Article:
Concrete blocks research

Current projects

DREAMS: Decommissioning – Relative Effects of Alternative Management Strategies (2020-2023)

Dr Antony Knights is Co-PI of two NERC INSITE (Influence of Man-made Structures in the Ecosystem) funded grants (DREAMS and INSITE Synthesis). He works closely with Dr Anaëlle Lemasson, who is a Post-doctoral Fellow on both the DREAMS and INSITE Synthesis projects, and Dr Louise Firth (INSITE Synthesis).
DREAMS is a collaborative project with Plymouth Marine Laboratory (PML) and Centre for Environment, Fisheries & Aquaculture Science (Cefas), and partnership with Texas A & M University at Corpus Christi, Harte Research Institute, USA.  DREAMS is a highly integrated project designed to develop new understanding of how man-made structures, and different decommissioning strategies for them, influence the structure, functioning and dynamics of marine ecosystems and affect delivery of ecosystem services from a whole ecosystem perspective. 
Our approach – to use novel integration and analyses of existing data from a wide range of sources, using structured, systematic and meta-analytic approaches, to quantify the effects of man-made structures on ecosystems and services.
Oil platform on sea. Oil platform on sea is offshore structure with facilities to drill wells, extract and process oil and natural gas and temporarily store produced goods until it can be brought to the shore for refining. In most cases the platform contains facilities to house the workforce.
Outcomes are being fed into state-of-the-art ecosystem models to forecast ecosystem states and estimates of goods and services, with associated trade-offs across spatial and temporal scales, based on a range of different decommissioning strategies. Working closely with academic, governance and environmental management stakeholders, we aim to inform decision-makers and stakeholders about the relative benefits and detriments of different strategies for decommissioning structures in the North Sea for the environment and people (Lemasson et al. 2021).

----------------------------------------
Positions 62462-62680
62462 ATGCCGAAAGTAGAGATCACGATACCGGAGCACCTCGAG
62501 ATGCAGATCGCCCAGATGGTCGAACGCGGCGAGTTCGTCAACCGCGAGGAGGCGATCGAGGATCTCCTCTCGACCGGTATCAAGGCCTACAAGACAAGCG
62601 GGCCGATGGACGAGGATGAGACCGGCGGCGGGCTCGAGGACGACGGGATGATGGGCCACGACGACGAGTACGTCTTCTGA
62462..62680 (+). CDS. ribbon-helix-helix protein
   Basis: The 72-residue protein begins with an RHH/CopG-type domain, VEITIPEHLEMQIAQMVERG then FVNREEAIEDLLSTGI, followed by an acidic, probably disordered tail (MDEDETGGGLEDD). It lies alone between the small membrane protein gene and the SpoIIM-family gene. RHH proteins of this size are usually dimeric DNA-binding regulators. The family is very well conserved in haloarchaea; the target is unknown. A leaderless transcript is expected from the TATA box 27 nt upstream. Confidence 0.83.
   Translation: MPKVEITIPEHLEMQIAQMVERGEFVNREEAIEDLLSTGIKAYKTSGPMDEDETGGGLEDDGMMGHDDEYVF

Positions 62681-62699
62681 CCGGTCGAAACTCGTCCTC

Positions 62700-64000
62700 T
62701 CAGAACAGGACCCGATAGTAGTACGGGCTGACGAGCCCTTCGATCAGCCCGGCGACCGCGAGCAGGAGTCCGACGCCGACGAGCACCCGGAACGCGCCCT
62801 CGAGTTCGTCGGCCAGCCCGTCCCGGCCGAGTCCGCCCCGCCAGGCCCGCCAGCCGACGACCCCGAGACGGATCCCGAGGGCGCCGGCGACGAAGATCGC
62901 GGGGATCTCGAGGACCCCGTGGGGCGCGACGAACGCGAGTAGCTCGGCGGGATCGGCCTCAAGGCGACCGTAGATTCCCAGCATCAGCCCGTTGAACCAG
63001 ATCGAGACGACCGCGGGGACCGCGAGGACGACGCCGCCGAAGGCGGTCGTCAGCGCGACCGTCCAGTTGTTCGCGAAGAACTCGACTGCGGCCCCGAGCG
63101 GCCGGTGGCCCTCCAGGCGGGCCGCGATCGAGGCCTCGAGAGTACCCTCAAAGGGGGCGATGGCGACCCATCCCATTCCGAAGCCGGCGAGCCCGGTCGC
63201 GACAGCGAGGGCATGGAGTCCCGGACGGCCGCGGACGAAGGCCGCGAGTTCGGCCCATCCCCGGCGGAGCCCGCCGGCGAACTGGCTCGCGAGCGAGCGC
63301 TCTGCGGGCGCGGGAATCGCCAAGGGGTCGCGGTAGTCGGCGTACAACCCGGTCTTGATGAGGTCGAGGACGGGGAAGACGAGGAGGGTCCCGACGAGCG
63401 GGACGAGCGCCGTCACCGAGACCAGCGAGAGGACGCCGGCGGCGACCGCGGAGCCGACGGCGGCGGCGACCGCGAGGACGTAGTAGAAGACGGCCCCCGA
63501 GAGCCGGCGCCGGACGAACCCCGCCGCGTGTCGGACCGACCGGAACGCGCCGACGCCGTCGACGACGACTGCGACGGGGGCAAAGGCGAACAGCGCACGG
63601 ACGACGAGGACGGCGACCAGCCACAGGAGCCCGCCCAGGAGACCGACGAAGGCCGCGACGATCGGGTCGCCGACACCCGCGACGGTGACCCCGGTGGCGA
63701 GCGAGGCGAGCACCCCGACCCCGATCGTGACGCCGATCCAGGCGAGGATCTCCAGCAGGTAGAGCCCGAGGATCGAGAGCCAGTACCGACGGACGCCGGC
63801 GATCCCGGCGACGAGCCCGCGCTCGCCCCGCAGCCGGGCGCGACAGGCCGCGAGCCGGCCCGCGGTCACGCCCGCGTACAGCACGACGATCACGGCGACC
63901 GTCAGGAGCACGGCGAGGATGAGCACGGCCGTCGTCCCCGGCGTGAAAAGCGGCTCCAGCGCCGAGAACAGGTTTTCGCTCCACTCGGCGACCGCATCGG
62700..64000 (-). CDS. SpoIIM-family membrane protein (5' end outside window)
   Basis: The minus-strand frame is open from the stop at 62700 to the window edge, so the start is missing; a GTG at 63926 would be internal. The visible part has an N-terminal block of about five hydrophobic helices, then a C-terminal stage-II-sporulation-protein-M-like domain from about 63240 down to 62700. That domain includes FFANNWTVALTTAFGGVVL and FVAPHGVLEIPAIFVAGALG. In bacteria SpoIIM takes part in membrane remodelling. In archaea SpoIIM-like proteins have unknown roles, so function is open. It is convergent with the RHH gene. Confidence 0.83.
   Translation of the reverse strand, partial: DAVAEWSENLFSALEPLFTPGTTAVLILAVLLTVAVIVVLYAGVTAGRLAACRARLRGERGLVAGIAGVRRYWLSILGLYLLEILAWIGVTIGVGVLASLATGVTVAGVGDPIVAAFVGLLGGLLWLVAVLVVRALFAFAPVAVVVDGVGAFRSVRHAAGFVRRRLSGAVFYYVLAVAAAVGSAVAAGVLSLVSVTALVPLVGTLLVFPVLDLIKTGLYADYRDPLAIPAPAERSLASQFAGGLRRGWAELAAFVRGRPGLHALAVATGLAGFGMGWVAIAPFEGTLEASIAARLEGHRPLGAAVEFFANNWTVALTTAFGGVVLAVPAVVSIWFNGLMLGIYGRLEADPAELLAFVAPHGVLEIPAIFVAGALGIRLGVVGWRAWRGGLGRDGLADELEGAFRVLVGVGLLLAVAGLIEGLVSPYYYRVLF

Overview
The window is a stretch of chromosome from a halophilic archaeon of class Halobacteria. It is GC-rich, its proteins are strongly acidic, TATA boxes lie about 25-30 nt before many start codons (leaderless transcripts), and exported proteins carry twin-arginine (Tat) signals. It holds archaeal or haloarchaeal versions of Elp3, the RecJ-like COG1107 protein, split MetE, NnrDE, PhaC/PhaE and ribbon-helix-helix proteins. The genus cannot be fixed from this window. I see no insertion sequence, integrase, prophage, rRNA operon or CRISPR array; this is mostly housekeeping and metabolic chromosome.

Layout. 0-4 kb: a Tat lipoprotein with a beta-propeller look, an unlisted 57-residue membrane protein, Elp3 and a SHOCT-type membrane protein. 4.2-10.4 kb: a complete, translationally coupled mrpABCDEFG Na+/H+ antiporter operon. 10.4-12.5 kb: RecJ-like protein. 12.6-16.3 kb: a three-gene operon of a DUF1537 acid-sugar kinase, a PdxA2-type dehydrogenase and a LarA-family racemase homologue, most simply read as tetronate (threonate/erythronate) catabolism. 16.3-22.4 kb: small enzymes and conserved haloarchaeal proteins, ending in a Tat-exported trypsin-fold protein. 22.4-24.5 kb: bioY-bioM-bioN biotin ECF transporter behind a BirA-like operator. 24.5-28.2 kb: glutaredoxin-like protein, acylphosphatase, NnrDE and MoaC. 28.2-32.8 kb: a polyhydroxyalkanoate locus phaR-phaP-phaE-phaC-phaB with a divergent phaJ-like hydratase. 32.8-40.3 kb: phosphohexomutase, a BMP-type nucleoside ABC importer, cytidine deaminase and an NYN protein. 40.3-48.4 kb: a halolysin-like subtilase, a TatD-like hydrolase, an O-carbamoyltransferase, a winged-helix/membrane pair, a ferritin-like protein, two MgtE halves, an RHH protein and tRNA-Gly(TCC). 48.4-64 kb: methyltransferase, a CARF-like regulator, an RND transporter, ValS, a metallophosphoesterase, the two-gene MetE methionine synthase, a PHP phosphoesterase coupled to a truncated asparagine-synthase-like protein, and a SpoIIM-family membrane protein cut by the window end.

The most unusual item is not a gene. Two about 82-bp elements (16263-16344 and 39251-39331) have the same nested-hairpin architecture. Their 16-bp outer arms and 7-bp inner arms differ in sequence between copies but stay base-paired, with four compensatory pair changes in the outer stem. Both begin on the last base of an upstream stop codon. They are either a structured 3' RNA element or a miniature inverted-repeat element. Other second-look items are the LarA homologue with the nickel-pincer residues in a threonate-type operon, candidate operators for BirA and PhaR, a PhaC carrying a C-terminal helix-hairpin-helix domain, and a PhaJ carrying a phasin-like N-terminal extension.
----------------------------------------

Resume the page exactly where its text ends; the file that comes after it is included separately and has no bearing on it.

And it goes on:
INSITE Synthesis (2022-2023)

The INSITE Sysnthesis is a collaborative project led by Antony Knights (UoP) and Paul Somerfield (PML). We are undertaking a synthesis of science consensus on the impacts of man-made structures (MMS) in the sea. This £300k project is building a world-wide consortium of scientists to provide expert opinion and contribute to a position paper outlining decommissioning impacts and best-practice options for the future.
offshore gas platform - INSITE

Testing the role of environmental filtering on invasive oysters (2021–2023)

The Pacific oyster is non-native to the UK but abundant on its shores, and so it is important that we understand what makes it a successful invader. The goal of this project is to identify interactions between Pacific oysters and key intertidal organisms which may lead to either the success or failure of oyster survival. Working with Arc Marine, frames of tiles with differing levels of complexity are being deployed at Torquay marina, UK in an ongoing project that will largely focus on the movement and grazing of limpets in response to substrate complexity and how this affects the settlement of oysters on the tiles.
PhD student Charlotte Clubley is supervised by Dr Antony Knights, Dr Louise Firth, Professor David Bilton (University of Plymouth), Tiago Silva (Cefas) and Louisa Wood (Blue Marine Foundation). She is leading this project as a part of her PhD: ‘Testing environment filters as mechanisms of ecosystem resilience to non-native species invasion’.
Project funded by University of Plymouth Pump Priming Research Grant.
Testing the role of environmental filtering on invasive oysters, Torquay frame and ARC Marine logo.

Teats Hill Regeneration Project (2018–date)

We have teamed up with Arc Marine, the National Marine Aquarium and Plymouth City Council to make space for nature on the shore and beneath the waves as part of the regeneration project at Teats Hill. 
Project 1: BIOBLOCKS
The foreshore at Teats Hill and the wider Plymouth area has both natural habitats (rocky shores, sandy beaches, mudflats) and artificial structures (seawalls, rock armouring, slipways, pontoons). These structures are typically constructed of either concrete or other smooth materials that offer poor habitat to marine life.